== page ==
Will Swyfte, Elizabethan England's greatest spy, takes on the fiendish forces of Faerie, in a fantastical, swashbuckling and fun-filled historical adventure...See all Product Description
What Other Items Do Customers Buy After Viewing This Item?
Top Customer Reviews
The spies that work for Walsingham, with Swyfte as point man have it about as easy as they do on Spooks. That is, they are likely to die or fall apart a lot, and descend into vice. Here the spies have the added pressure of the Call of Cthulhu style investigator - there are actual horrors in the night that can drive you mad.
A secret war with the Unseelie is kept from the public eye, and even those involved do not know the whole story about what is going on, except right at the top - that is, Queen Elizabeth and her direct coterie.
A detente has been struck as Dr John Dee managed to erect a defense that lessend the depradations of the monsters upon English humanity, but those in other countries still suffer, particularly in Scotland. The inhumans are not happy about this, and are looking to gain back the advantage.
Swyfte and his Bond style exploits are used as PR and propaganda. There is also the very real conflict with Spain going on - so the secret agents have multiple enemies to deal with, and in fact, this novel is set during the time of the invasion of King Philip's Spanish Armada. In fact, Swyfte's Spanish counterpart plays a significant role.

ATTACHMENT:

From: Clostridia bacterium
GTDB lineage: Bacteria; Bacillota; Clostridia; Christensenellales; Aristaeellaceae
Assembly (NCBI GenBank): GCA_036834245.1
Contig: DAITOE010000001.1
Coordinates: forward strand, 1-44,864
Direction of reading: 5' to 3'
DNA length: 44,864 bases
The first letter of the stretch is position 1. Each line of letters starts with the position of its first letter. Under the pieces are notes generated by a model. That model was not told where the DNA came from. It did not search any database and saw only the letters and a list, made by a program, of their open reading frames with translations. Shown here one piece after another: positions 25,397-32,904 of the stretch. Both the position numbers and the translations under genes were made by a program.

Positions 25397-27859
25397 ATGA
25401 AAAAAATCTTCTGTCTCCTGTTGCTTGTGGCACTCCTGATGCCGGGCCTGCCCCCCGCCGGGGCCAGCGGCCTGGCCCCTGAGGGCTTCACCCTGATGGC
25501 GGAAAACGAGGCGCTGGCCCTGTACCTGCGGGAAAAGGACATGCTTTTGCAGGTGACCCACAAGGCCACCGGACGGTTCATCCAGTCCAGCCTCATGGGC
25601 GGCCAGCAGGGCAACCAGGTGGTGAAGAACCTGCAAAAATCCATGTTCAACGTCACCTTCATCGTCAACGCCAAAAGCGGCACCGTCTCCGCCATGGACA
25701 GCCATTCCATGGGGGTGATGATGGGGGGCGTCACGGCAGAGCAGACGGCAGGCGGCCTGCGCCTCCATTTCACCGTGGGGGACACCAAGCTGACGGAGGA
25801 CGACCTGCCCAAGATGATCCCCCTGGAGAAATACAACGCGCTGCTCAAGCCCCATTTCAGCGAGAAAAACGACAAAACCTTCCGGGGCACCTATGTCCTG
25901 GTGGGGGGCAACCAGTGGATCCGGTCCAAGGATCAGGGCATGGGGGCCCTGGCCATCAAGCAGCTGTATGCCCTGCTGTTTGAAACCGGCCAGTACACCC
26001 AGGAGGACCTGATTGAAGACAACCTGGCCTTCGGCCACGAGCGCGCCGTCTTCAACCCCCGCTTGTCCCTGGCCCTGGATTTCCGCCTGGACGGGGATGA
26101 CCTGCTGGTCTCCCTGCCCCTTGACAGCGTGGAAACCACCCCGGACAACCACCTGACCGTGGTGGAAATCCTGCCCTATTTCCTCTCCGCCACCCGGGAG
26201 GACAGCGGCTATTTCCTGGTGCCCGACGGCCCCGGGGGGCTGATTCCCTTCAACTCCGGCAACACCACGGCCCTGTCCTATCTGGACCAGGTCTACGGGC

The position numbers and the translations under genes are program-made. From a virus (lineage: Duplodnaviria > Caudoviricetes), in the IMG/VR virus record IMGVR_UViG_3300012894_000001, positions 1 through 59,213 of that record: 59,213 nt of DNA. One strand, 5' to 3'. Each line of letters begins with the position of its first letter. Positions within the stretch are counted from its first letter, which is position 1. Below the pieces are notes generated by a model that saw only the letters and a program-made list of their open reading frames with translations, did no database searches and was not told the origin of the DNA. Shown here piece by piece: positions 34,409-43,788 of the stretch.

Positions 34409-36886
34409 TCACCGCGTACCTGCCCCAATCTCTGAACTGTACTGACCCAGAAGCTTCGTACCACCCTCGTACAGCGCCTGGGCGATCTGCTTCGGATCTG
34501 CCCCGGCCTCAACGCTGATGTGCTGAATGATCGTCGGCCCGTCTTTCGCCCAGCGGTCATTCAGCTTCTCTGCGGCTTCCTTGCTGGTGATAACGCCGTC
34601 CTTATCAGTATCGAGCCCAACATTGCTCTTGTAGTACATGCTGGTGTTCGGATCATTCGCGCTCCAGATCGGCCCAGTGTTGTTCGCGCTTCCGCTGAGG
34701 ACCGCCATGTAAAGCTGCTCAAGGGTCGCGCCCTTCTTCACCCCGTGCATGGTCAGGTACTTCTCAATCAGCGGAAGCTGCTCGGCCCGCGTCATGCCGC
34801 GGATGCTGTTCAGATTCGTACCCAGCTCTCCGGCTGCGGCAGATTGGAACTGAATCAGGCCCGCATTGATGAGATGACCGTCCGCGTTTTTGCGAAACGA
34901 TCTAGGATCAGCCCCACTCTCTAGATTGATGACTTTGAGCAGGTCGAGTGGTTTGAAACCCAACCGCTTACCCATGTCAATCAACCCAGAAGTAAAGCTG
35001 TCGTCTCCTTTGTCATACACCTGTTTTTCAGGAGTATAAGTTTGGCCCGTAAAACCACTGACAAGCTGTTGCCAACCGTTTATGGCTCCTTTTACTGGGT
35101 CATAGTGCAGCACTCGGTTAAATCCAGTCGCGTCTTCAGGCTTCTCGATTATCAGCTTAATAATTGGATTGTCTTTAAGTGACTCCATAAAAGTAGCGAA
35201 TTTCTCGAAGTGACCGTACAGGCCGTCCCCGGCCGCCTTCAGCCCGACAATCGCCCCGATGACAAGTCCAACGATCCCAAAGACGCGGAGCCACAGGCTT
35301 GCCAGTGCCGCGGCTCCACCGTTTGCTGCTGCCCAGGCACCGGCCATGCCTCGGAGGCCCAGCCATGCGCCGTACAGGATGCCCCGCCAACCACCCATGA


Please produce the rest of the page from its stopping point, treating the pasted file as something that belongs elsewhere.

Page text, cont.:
Several items are key - the titular object and its very disturbing past, a Shield, and a Key. With these weapons, some rather more modern-style weapons of war are available to those controlling them.
More of Swyfte's adventures, along with his sardonic assistant Nathaniel can be found in the Solaris Book of Fantasy, the long story therein shedding further light on what is going on in the background to this Elizabethan milieu. Also a highly recommended piece.
Mr CHADBOURNE has described the social conditions, history, clothes, technology, folk beliefs, and magic with such accuracy that he might have lived in the Elizabethan age.
The reader would gain much in appreciation of the age by reading the plays of William Shakespeare, especially 'A Midsummer Night's dream' A Midsummer Night's Dream. The reader might also benefit from a modern study of Doctor Dee The Queen's Conjuror: The Life and Magic of Dr. Dee: The Science and Magic of Dr.Dee.
It has very good pace especially the latter third. Enough scene setting to paint the picture but not so much as to dull the story.
I really liked the attention to detail on the historical and nautical facts, plus I liked the language. It's not posh english (not all "what ho my good man") but they all speak correctly, no slang. They speak like gentlemen which aided the feel of the book for me. Chadbourn has put his own spin on history to great effect, involving the stuff of nightmares and making you wonder about what does go bump in the night.